Perhaps the most striking finding from our study was the lack of clarity about ESRD treatment options and subsequent effects on livelihood as well as advance care planning among patients and their caregivers. The majority of patients and their caregivers seemed confident only in their knowledge of the process of dialysis treatments and advance directive completion. In particular, older patients with advanced CKD have been shown to have knowledge gaps with regard to prognostic awareness and disease progression . However, our findings showed that patients were also in need of more information about the direct effects of ESRD treatments on their quality of life and longevity. Patients and caregivers also desired more information from their nephrologists regarding advance care planning – especially in the setting of dialysis decisions. In one recent study of older adults with advanced CKD, patients described poor communication with their nephrologists about their disease as a source of worry about their future health and misconceptions about their illness . Another study showed that skewed perceptions about ESRD and end-of-life treatments could lead to more intense care at the end of life for patients with kidney disease . These findings, in addition to our own, highlight the need for improved communication between nephrologists, PCPs, and their patients to fulfill the psychosocial needs of patients in addition to technical information requests. Current clinician training programs on how to effectively conduct goals of care discussions with seriously ill patients with kidney disease show self-reported improvement and confidence in communication skills . However, more research is needed to also evaluate the quality of communication and whether concerns regarding illness and treatment effects are adequately addressed among older patients and their caregivers.
This study has a few limitations. First, the modest sample size limits transferability of our findings to clinicians, patients, and caregivers in different settings. Second, although we reached thematic saturation, it is possible that we could have identified additional observations with more interviews. Third, conversations about ESRD treatments with patients and caregivers mostly centered around dialysis options and we were thus unable to glean insights into perspectives about non-dialytic treatments. Lastly, as we only included nephrologists and PCPs, we were unable to make inferences about experiences and perceptions among other members of the health care team.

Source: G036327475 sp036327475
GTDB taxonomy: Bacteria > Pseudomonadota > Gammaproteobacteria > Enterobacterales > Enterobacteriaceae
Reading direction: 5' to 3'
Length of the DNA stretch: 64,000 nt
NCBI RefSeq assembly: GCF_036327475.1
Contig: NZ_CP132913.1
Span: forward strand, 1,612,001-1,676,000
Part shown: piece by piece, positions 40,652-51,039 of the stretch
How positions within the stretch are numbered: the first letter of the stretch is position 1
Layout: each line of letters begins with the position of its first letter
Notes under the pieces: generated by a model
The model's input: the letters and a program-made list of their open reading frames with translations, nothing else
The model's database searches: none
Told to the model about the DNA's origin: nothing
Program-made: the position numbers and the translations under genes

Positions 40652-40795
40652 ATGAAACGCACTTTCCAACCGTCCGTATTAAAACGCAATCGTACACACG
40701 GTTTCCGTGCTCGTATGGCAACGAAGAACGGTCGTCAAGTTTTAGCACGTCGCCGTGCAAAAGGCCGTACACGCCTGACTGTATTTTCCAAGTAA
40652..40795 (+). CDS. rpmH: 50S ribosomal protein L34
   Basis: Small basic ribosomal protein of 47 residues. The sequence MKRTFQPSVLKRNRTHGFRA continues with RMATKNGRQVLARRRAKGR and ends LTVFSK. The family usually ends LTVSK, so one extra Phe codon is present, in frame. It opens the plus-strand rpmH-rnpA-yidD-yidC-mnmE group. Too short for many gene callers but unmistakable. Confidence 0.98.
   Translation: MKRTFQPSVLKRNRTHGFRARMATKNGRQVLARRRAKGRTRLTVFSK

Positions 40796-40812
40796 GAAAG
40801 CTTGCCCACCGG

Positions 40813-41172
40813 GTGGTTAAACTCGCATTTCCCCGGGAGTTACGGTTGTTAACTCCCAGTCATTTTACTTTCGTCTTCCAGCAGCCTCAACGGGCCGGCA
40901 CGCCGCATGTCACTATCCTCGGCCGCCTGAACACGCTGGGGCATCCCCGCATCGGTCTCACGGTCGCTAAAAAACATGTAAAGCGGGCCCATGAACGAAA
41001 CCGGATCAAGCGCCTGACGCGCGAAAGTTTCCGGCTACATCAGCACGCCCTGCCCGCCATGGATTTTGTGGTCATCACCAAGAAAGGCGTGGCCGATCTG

This is the first study to our knowledge to comprehensively examine experiences around ESRD treatments and advance care planning discussions between clinicians, patients with advanced CKD and their caregivers. Our findings identify an important tension between clinicians’ perceptions of communication and care delivery and unmet needs of patients and their caregivers. Further research is needed to develop and implement collaborative models of care to holistically care for older patients with advanced CKD and improve understanding of conservative kidney management and advance care planning.
Availability of data and materials
The datasets used and/or analyzed during the current study are available from the corresponding author on reasonable request.
Chronic kidney disease
End-stage renal disease
Primary care physician
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This work was presented in poster format at the American Society of Nephrology Annual Meeting in Washington D.C. on November 7, 2019.
NDE is supported by NIH grant K23DK114526. The funder did not have a role in the design of the study, data collection, analysis, interpretation of data, or in writing the manuscript.
Ethics approval and consent to participate
The Institutional Review Boards at Partner’s HealthCare and the University of Pennsylvania approved this study. The study PI and coordinator obtained written informed consent from all study participants.
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The authors declare that they have no competing interests.
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Eneanya, N.D., Labbe, A.K., Stallings, T.L. et al. Caring for older patients with advanced chronic kidney disease and considering their needs: a qualitative study. BMC Nephrol 21, 213 (2020). https://doi.org/10.1186/s12882-020-01870-1
- Advance chronic kidney disease
- Advance care planning
- Dialysis decision-making